THE CRICKET SOCIETY TRUST – Helping Young People to Participate in Cricket
The Cricket Society Trust has been helping young people to participate in cricket since 1992. The programmes we currently support include the MCC Foundation’s Cricket Hub for State School Girls at Felsted, the Arundel Castle Cricket Foundation’s programmes to enable disadvantaged young people to participate in sports, education and recreation and the Fred Trueman Schools Cricket League.
The Trust was created as a separate charitable trust from the Society’s Welfare Fund and so there has always been a close connection between the Trust and the Society. The current Society Executive and the Trustees of the Trust are working to develop this connection further with a number of new initiatives including the holding of joint meetings at the Union Jack Club and the sale (masterminded by the indefatigable Andrew Cashmore-Till) of a range of Trust Christmas cards. The lunch in the Long Room at Lord’s planned for 28 November 2021, principally in aid of the MCC Foundation, is another important development for the Trust.
What follows is a brief summary of the development of the Trust.
The origin of the Trust was the Welfare Fund founded in 1957 as a subsidiary activity of the Cricket Society. The Welfare Fund was re-constituted in 1986 as a separate entity controlling its own funds under the governance of a special sub-committee. In the early days the Welfare Fund concerned itself with providing cricket equipment to organisations across the world where the game was in its infancy. The Executive Committee of the Society and the sub-committee of the Welfare Fund agreed to mark the forty fifth anniversary of the foundation of the Society by the creation of a charitable trust, which was independent from the Cricket Society but retaining strong links with its members. In December 1992 the Trust was registered by the Charity Commission as charity number 1017194.
The first Trustees were Christopher Box-Grainger, Eric Budd, Peter Byrne, David Alsop and Ken Merchant all of whom were highly significant in the development of the Society and the Trust. Ken Merchant, in particular, played a huge role in the administration of the Trust until shortly before his death from Covid in 2020 and together with John Ellis was key to the Trust’s longstanding partnership with the Arundel Castle Cricket Foundation which is described in more detail below. Subsequent Trustees have included other members of the Society Executive such as former chairman of the Society Bill Allen, Lyn Thomas and current chair of the Trustees Ronald Paterson. Other notable Trustees have included former chairman Alan Porter who has a great track record of organising cricket matches for special schools in Lincolnshire. The current Trustees are Bill Allen, treasurer Jeff Barnes, chair Ronald Paterson and Geoff Hastings, who has been involved in junior cricket for thirty years and was the founder, with Fred Trueman, of the Fred Trueman Schools Cricket League. The current president of the Cricket Society Trust is Isabelle Duncan who commentates on cricket mainly for BBC Radio and other media outlets. A playing member of MCC, she spent six years on the Main Committee of MCC and is the author of “Skirting the Boundary – a History of Women’s Cricket”.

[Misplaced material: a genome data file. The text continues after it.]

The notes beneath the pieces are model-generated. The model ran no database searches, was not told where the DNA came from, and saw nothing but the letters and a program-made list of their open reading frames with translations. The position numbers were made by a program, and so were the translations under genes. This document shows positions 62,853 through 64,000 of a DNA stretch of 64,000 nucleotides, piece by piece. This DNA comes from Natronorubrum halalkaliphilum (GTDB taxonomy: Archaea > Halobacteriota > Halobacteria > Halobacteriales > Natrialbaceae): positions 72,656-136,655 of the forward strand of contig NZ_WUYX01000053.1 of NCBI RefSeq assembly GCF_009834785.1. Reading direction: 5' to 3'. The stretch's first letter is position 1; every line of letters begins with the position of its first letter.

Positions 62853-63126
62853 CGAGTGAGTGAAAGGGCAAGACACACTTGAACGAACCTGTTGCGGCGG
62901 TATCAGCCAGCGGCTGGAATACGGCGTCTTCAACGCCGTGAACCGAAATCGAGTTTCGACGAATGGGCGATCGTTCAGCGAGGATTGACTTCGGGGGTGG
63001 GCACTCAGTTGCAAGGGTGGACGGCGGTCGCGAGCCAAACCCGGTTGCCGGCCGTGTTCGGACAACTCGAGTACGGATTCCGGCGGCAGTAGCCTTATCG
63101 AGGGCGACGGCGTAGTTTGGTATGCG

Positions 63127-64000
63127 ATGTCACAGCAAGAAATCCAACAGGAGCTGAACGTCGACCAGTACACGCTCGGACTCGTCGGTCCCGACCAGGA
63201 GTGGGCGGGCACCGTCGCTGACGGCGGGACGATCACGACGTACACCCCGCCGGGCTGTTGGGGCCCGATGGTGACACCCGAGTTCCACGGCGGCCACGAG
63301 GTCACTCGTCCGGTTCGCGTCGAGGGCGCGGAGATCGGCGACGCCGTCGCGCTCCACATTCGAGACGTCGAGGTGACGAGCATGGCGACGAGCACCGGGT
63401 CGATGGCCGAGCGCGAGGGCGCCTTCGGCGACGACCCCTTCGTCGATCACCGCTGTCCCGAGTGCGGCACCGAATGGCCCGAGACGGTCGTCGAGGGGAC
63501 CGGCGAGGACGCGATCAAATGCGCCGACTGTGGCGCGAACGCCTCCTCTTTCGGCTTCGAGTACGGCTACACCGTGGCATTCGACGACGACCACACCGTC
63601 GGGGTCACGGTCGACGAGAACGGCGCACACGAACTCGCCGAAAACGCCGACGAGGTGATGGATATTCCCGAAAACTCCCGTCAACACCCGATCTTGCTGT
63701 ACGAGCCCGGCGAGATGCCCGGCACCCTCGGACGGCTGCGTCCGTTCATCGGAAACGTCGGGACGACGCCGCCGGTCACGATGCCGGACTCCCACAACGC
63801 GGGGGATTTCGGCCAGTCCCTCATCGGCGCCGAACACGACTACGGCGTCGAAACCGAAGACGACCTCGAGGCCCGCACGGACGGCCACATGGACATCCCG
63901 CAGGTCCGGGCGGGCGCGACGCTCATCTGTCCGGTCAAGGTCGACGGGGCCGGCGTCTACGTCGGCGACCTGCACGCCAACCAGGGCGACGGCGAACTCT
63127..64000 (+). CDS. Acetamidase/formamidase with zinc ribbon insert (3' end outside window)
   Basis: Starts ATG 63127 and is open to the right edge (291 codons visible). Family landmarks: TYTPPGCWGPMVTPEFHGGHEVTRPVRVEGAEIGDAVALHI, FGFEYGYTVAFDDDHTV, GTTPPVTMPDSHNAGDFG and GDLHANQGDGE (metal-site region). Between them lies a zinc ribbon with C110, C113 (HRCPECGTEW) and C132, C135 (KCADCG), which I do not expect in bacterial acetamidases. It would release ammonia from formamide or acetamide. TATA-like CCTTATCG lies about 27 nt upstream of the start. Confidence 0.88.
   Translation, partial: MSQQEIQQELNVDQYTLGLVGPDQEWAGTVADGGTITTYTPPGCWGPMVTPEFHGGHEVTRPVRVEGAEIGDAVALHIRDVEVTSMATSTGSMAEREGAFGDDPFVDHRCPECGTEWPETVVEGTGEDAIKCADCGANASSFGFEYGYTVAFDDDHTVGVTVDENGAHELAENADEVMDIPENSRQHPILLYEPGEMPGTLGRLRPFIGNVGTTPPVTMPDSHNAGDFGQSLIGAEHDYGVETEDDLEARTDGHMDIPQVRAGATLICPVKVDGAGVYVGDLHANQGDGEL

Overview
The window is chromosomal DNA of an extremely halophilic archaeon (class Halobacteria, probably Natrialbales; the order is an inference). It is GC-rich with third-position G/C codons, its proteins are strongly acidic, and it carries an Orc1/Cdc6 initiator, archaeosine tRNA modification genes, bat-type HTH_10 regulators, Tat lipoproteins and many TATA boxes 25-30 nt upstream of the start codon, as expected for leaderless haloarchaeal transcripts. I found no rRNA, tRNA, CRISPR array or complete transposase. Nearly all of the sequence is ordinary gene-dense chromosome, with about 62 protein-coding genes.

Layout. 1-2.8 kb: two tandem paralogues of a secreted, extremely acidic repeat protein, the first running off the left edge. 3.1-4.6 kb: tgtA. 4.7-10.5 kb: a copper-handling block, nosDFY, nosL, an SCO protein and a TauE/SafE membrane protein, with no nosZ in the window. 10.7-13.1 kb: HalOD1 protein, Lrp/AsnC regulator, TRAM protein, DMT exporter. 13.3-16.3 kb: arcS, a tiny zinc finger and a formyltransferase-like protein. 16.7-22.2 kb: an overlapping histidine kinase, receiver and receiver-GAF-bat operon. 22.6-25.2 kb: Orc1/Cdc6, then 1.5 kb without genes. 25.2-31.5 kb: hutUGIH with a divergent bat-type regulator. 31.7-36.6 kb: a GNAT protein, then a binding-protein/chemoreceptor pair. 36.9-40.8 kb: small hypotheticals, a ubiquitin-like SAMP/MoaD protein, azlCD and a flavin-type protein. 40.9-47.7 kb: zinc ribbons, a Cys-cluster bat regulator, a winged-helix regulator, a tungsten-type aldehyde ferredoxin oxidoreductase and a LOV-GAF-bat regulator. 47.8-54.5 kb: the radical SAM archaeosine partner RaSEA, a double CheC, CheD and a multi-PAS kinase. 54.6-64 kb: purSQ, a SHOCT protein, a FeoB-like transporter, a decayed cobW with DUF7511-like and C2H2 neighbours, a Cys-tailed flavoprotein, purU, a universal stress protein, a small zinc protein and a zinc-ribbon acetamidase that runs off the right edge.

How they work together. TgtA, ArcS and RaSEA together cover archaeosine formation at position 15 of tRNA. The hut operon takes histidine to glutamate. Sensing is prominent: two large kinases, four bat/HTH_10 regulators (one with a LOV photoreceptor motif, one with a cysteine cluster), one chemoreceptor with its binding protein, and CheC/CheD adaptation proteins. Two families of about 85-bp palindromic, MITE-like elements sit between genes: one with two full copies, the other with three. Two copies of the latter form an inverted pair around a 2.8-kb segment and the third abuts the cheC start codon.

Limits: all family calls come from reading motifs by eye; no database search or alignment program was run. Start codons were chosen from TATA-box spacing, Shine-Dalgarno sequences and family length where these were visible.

The formal objects of the Trust are the advancement of remedial training and physical education for people who are disabled or physically or mentally handicapped or who are deprived of such training or education by poverty or social or economic circumstances. In particular the Trust exists to provide financial assistance to charitable and other institutions providing programmes of training and education for people who are disabled or physically or mentally handicapped or who are deprived of such training or education by poverty or social or economic circumstances.
Throughout its history the Trust has provided financial support for the Arundel Castle Cricket Foundation’s coaching programme for special needs children. Hundreds of youngsters have benefitted from coaching at the indoor school at Arundel. Funds from the Cricket Society Trust and other organisations are used to enable children with special needs from a range of predominantly inner city schools and organisations to visit Arundel for coaching. For many of the young people whose visit to Arundel is funded by the Cricket Society Trust this will be their first trip away from their local environment.
John Barclay, President of the Cricket Society and until recently Director of Cricket at the Arundel Castle Cricket Foundation, wrote in 2017: